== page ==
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  1. Paul R. Helft, Jessica R. Williams & Robin J. Bandy (2014). Opiate Written Behavioral Agreements: A Case for Abandonment. Perspectives in Biology and Medicine 57 (3):415-423.
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  2. Emily S. Beckman, Paul R. Helft & Alexia M. Torke (2013). The Content of Hope in Ambulatory Patients with Colon Cancer. Narrative Inquiry in Bioethics 3 (2):153-164.
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  3. Lucia D. Wocial, Maureen Hancock, Patricia D. Bledsoe, Amy R. Chamness & Paul R. Helft (2010). An Evaluation of Unit-Based Ethics Conversations. Jona's Healthcare Law, Ethics, and Regulation 12 (2):48-54.
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  4. Paul R. Helft, Patricia D. Bledsoe, Maureen Hancock, M. S. N. Rn, Steve S. Ivy & Lucia D. Wocial (2009). Ethics Conversations May Help Lower Nurses' Moral Distress. Ethics 19 (6).
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  5. Paul R. Helft, Patricia D. Bledsoe, Maureen Hancock & Lucia D. Wocial (2009). Facilitated Ethics Conversations. Jona's Healthcare Law, Ethics, and Regulation 11 (1):27-33.
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  6. Eun-Kyoung Choi, Valita Fredland, Carla Zachodni, J. Eugene Lammers, Patricia Bledsoe & Paul R. Helft (2008). Brain Death Revisited: The Case for a National Standard. Journal of Law, Medicine & Ethics 36 (4):824-836.
    The concept of brain death — first defined decades ago — still presents medical, ethical, and legal challenges despite its widespread acceptance in clinical practice and in law. This article reviews the medicine, law, and ethics of brain death, including the current inconsistencies in brain death determinations, which a lack of standardized federal policy promotes, and argues that a standard brain death policy to be used by all hospitals in all states should be created.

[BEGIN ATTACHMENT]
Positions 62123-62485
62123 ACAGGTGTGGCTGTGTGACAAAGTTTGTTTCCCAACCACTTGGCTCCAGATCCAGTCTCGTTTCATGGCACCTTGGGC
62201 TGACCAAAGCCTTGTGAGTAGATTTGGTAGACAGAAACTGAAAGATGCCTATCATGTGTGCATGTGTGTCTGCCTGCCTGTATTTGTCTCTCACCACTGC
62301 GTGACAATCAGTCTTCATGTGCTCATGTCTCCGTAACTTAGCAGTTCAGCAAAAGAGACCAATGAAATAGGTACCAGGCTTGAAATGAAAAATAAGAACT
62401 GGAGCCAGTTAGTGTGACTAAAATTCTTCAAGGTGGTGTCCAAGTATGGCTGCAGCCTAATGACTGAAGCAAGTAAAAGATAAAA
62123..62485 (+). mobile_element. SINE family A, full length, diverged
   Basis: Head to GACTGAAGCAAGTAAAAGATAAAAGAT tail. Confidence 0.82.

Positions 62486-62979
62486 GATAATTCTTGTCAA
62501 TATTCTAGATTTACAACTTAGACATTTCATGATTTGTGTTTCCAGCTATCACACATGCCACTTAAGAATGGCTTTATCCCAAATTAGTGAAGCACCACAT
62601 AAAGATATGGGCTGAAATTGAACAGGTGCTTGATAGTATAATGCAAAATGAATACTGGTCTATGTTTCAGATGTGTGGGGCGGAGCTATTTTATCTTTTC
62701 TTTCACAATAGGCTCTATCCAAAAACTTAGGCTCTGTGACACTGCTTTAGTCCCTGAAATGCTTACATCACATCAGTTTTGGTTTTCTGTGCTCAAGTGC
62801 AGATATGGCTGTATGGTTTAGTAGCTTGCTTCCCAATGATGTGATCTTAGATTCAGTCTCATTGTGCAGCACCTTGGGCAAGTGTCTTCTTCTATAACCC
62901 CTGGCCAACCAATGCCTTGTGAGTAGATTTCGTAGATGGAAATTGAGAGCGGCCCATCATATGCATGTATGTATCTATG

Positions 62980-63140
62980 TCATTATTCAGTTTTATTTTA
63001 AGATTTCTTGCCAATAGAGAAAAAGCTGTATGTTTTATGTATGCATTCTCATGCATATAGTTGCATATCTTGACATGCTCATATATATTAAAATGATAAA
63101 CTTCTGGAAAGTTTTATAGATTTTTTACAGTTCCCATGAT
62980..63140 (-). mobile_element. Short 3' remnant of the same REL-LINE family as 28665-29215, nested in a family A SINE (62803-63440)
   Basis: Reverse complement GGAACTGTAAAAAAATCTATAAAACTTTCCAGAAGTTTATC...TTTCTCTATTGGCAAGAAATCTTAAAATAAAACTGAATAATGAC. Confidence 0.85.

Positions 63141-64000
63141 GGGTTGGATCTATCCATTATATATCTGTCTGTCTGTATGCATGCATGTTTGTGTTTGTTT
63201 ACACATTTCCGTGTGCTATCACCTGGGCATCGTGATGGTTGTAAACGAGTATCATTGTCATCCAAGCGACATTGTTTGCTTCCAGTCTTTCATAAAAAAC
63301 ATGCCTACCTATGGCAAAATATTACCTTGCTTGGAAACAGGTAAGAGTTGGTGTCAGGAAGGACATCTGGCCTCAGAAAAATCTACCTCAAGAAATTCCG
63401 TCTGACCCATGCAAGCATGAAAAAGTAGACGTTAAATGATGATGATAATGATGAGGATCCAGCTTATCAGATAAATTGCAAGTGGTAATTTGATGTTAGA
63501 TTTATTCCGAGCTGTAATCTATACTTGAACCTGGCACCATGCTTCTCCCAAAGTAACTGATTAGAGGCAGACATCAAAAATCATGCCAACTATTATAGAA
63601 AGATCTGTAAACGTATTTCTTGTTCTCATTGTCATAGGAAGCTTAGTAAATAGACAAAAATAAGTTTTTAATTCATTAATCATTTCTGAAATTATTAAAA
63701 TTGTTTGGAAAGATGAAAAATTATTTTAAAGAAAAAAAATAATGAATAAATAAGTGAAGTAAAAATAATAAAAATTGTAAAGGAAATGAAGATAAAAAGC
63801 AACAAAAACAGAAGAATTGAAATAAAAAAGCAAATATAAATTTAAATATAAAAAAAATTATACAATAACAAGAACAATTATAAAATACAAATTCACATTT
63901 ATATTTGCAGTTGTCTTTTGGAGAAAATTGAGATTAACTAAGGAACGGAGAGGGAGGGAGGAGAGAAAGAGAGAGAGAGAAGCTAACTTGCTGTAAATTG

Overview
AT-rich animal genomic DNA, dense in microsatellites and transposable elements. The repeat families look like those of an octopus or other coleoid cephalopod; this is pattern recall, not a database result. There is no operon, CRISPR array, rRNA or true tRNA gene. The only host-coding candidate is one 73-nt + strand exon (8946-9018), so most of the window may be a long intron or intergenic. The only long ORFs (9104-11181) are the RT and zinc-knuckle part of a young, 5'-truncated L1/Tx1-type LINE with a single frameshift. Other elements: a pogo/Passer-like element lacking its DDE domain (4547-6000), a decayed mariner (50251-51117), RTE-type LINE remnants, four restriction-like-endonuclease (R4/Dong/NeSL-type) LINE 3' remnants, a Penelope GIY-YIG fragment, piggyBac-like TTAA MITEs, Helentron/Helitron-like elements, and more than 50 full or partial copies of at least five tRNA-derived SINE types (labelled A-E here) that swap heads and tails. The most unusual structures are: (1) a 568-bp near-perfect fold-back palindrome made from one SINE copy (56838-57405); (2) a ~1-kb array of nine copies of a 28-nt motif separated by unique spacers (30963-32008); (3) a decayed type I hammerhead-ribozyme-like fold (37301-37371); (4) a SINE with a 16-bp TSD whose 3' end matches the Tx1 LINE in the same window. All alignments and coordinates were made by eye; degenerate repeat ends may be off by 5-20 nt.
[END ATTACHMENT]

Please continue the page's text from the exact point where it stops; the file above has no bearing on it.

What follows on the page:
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  7. Eric D. Morrell, Brandon P. Brown, R. Qi, Katharine Drabiak & Paul R. Helft (2008). The Do-Not-Resuscitate Order: Associations with Advance Directives, Physician Specialty and Documentation of Discussion 15 Years After the Patient Self-Determination Act. Journal of Medical Ethics 34 (9):642-647.
    Background: Since the passage of the Patient Self-Determination Act, numerous policy mandates and institutional measures have been implemented. It is unknown to what extent those measures have affected end-of-life care, particularly with regard to the do-not-resuscitate order.Methods: Retrospective cohort study to assess associations of the frequency and timing of DNR orders with advance directive status, patient demographics, physician’s specialty and extent of documentation of discussion on end-of-life care.Results: DNR orders were more frequent for patients on a medical service than on (...)
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  8. Katherine Drabiak, Carole Wegner, Valita Fredland & Paul R. Helft (2007). Ethics, Law, and Commercial Surrogacy: A Call for Uniformity. Journal of Law, Medicine & Ethics 35 (2):300-309.
    In the United States at this time, no uniform federal law exists regarding commercial surrogacy, and state statutory schemes vary vastly, ranging from criminalization to legal recognition with contract enforcement. The authors examine how commercial surrogacy agencies utilize the Internet as a means for attracting parents and surrogates by employing emotional cultural rhetoric. By inducing both parents and surrogates to their jurisdiction, agencies circumvent vast discrepancies in state statutory regulative schemes and create a distinct interstate business, absent an efficient regulatory (...)
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  9. Paul R. Helft (2006). An Intimate Collaboration: Prognostic Communication with Advanced Cancer Patients. Journal of Clinical Ethics 17 (2):110.
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